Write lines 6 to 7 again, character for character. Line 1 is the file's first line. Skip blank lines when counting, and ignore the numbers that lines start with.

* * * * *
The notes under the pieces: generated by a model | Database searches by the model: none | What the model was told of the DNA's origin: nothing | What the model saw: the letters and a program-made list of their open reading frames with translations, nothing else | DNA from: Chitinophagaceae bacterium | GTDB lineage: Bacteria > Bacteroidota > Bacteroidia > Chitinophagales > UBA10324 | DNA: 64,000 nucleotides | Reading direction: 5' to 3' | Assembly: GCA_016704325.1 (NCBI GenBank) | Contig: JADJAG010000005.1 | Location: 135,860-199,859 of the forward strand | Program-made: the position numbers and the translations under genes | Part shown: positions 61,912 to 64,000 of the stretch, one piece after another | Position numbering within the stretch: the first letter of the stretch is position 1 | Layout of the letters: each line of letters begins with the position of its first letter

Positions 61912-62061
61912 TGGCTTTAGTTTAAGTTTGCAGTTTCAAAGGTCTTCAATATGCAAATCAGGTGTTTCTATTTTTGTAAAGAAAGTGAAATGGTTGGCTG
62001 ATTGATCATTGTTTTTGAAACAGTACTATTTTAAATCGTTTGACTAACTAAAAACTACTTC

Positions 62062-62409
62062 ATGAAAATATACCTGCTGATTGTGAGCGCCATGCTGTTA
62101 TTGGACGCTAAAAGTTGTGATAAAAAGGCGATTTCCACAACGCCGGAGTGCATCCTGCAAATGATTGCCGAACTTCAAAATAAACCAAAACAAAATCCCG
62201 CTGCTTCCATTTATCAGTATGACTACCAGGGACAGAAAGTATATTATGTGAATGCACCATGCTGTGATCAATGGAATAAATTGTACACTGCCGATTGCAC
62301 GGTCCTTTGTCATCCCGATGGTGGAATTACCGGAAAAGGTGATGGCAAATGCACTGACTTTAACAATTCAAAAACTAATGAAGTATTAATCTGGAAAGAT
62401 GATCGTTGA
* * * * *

62062 ATGAAAATATACCTGCTGATTGTGAGCGCCATGCTGTTA
62101 TTGGACGCTAAAAGTTGTGATAAAAAGGCGATTTCCACAACGCCGGAGTGCATCCTGCAAATGATTGCCGAACTTCAAAATAAACCAAAACAAAATCCCG